In addition to all of this is one question left ringing in my mind: who would ever wish for another person to experience the pain and loss of an adoption? How can someone justify forcing that decision on people with so few resources they can't afford birth control? If $30 a month for birth control, or $15 a month for condoms is more than they can afford how the hell can anyone think parenting is a viable choice for those women?

Shame on you, Rick Perry. This isn't the real face of social conservatism. This is fucking evil.

Thursday, September 8, 2011

Letter from the Trenches: Coming to terms with the war on poverty *OR* Birthday Wishes for my Son

As some of you may recall, I had a difficult time with Festus' first birthday. We've now passed his second birthday with a much different reaction. I've been quite happy thinking about Festus getting older and becoming more independent. On our last visit he and I played for about an hour and it was wonderful. None of the soul crushing existential crises nor ennui I have feared was present. Instead he was an energetic little boy, nearly two years old, who laughed and giggled with surprising regularity.

I now look forward to the next visit and the chance to celebrate his birthday with him this month. Athena will ill during that last visit which should make this one a nice chance to catch up and see how much he's talking now.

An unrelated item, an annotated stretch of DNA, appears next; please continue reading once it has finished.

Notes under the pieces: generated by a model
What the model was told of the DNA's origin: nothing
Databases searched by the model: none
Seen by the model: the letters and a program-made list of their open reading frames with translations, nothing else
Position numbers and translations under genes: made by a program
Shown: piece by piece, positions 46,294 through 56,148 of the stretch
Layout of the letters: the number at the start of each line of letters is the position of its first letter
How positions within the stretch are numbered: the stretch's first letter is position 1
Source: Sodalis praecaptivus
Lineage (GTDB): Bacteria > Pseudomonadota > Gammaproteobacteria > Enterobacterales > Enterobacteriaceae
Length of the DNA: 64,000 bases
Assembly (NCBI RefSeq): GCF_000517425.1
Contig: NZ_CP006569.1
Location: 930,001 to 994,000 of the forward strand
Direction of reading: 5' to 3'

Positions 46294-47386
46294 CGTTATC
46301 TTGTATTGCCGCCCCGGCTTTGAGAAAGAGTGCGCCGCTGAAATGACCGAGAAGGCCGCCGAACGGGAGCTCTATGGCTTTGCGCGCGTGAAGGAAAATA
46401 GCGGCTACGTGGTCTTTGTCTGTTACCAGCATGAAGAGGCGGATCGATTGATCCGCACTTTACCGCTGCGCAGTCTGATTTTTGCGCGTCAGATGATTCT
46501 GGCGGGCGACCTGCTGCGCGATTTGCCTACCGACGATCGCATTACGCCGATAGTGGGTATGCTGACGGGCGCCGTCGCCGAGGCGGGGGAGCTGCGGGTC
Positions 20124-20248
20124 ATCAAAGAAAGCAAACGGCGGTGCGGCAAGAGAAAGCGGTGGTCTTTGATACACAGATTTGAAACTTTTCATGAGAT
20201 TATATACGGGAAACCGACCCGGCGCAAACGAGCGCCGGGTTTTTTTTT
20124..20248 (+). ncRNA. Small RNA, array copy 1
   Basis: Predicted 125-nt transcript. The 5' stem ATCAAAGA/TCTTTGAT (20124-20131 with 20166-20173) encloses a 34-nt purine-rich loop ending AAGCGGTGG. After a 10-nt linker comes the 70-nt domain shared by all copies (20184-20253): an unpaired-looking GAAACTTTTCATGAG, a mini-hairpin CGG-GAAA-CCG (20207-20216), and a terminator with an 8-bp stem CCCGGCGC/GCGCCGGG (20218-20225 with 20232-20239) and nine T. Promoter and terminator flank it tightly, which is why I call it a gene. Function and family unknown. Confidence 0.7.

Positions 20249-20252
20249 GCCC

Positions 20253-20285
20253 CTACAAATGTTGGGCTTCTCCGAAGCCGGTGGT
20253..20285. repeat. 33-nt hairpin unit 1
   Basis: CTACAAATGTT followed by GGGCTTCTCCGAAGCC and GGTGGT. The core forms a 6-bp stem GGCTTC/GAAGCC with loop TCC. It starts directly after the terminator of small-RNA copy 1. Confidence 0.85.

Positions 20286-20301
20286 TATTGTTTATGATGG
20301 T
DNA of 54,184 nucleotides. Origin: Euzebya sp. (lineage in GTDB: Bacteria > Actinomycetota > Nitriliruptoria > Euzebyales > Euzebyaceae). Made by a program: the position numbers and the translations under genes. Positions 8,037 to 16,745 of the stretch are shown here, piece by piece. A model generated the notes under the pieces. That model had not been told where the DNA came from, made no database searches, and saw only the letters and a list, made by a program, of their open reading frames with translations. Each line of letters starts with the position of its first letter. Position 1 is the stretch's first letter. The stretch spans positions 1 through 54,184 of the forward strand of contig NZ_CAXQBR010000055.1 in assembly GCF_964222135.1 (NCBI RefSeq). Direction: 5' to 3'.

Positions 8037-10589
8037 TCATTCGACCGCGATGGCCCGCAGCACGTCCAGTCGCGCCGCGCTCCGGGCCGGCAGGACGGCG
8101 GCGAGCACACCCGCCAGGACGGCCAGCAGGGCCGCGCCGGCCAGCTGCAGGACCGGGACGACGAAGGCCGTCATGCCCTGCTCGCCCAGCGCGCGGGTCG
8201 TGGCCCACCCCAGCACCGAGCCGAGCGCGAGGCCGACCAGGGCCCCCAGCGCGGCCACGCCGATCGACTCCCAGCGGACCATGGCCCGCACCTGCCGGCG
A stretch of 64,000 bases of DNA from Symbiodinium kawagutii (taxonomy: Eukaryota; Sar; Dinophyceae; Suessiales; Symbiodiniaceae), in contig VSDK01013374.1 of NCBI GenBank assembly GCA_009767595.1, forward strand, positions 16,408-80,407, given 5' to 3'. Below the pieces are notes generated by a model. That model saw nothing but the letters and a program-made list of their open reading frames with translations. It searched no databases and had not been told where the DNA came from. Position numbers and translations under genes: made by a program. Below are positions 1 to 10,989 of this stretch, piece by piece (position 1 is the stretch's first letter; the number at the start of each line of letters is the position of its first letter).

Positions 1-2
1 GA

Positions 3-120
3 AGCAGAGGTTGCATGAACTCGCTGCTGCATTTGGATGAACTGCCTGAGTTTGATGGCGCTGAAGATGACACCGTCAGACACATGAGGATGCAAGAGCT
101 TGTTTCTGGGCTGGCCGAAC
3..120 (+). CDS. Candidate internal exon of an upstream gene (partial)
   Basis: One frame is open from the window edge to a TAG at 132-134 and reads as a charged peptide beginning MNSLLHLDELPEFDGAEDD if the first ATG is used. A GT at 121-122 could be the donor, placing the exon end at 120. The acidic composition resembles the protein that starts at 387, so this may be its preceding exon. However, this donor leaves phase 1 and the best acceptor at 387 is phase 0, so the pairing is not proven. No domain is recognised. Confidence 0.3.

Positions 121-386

Indeed the only sadness I contend with now doesn't have much to do with Festus, though it does reflect new light upon the choice to place him with his parents for adoption. It has been a slow dawning realization that his placement was not made only of willful choice, but also of necessity. Despite my desire to believe the opposite I now see that I did not have the resources to raise him had I chosen to do so. Even though I am setting the bar for my personal standards of financial well being I can see that Athena and I simply don't have the resources to achieve solvency. Further, that isn't just financial resources.

I have returned to work after yet another four months of seasonal leave. Already I don't want to be there. I won't get into gory details. Instead I'll say that the environment in which I work engenders distrust, waste, frustration, and disillusion. It seems I return each day to work with a little less than I had the day before. Yet I make just enough money that I can't manage to keep a savings account going. In short, I have no cushion for attempting a transition that seems desperately needed. I could attempt to make the transition anyway and hope all works out for the best, but I there are people depending on me for their health and financial stability. This is the trap of poverty and responsibility.

What I hope for Festus is that he doesn't have to deal with this sort of trap. I hope that by placing him with Prof Plum and Ms Scarlet that he will never have the deficit of resources that so many people in the USA now contend with. I wish him happiness, health, and the freedom to truly do whatever compels him in this world. And teddy bears and trucks, of course. He is, after all, only two years old!